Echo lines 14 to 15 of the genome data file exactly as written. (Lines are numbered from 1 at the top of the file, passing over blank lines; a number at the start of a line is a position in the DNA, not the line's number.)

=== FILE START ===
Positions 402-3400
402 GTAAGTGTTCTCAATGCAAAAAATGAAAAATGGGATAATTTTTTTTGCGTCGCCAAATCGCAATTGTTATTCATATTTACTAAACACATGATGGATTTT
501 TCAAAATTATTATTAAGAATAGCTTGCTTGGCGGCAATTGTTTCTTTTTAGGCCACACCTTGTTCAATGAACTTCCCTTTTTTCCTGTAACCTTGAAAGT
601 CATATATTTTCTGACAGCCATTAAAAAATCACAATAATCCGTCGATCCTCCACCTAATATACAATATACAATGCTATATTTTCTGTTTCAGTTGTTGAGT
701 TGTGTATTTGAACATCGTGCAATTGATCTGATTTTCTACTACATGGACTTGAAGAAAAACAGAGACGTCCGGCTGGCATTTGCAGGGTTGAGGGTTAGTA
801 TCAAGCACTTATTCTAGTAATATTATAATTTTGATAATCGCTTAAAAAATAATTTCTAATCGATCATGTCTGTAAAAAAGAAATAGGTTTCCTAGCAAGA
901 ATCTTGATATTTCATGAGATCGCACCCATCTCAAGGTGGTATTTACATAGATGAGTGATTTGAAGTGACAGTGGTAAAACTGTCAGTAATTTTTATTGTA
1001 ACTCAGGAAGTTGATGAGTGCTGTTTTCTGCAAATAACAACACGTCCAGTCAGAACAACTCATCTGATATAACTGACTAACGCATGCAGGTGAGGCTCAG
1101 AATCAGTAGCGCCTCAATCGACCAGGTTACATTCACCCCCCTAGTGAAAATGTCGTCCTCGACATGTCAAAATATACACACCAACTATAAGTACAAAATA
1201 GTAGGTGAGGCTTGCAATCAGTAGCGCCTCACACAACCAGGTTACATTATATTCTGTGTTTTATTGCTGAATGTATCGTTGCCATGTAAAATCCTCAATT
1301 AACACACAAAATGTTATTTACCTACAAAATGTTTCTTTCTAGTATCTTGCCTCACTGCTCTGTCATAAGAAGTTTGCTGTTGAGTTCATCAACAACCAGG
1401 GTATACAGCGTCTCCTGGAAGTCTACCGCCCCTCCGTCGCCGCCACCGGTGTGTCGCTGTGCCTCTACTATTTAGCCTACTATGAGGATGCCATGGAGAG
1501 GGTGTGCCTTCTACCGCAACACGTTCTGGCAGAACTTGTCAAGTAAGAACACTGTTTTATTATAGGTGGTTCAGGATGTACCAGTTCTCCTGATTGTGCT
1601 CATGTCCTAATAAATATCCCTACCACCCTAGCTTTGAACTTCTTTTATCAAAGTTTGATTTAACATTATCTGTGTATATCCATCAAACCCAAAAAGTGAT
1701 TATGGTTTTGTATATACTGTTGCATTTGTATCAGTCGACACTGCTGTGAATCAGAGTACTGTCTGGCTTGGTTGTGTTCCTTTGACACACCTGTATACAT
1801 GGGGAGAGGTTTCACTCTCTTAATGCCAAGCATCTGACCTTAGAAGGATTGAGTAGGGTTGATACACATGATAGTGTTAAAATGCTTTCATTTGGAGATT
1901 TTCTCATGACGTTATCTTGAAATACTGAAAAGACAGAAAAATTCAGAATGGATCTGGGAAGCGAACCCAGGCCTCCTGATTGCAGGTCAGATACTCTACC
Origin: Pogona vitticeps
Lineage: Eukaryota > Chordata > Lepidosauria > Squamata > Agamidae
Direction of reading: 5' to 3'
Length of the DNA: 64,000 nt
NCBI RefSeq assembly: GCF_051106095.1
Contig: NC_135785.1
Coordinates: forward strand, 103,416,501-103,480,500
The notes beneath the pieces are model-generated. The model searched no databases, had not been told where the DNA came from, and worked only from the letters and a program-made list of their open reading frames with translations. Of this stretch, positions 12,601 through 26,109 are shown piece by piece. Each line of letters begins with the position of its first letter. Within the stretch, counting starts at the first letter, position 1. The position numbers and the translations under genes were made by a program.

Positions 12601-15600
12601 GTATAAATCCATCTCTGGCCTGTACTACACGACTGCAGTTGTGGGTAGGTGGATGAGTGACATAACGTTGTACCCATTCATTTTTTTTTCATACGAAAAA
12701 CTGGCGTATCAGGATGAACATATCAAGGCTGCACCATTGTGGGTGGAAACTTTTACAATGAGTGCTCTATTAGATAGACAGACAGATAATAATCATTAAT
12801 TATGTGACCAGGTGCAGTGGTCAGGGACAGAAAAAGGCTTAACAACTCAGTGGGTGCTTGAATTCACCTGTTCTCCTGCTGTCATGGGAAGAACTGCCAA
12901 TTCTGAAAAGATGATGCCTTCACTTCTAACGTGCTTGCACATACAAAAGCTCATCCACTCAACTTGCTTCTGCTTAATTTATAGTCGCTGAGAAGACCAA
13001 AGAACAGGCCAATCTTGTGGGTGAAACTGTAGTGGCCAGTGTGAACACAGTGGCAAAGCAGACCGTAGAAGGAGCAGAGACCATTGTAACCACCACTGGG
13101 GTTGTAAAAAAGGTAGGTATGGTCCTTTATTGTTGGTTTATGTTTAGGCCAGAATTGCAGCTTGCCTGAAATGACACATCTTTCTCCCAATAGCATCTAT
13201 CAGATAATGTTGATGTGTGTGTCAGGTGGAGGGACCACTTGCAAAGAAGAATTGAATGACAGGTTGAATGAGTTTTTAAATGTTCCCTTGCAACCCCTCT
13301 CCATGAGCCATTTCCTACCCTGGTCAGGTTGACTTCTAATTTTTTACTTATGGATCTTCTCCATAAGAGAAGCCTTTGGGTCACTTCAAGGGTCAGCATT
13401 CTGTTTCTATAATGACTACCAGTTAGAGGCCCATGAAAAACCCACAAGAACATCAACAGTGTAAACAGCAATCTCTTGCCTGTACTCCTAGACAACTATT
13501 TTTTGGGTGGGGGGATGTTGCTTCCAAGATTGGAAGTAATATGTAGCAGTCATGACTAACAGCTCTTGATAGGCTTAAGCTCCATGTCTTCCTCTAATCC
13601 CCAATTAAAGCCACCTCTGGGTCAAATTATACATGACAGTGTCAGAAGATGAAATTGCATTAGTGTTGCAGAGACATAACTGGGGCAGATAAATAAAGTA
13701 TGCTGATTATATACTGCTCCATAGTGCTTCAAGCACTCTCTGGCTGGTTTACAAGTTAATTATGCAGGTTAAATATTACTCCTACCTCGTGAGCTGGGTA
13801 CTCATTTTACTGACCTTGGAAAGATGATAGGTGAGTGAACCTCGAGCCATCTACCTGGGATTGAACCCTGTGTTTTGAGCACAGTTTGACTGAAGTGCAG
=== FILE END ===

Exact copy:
1601 CATGTCCTAATAAATATCCCTACCACCCTAGCTTTGAACTTCTTTTATCAAAGTTTGATTTAACATTATCTGTGTATATCCATCAAACCCAAAAAGTGAT
1701 TATGGTTTTGTATATACTGTTGCATTTGTATCAGTCGACACTGCTGTGAATCAGAGTACTGTCTGGCTTGGTTGTGTTCCTTTGACACACCTGTATACAT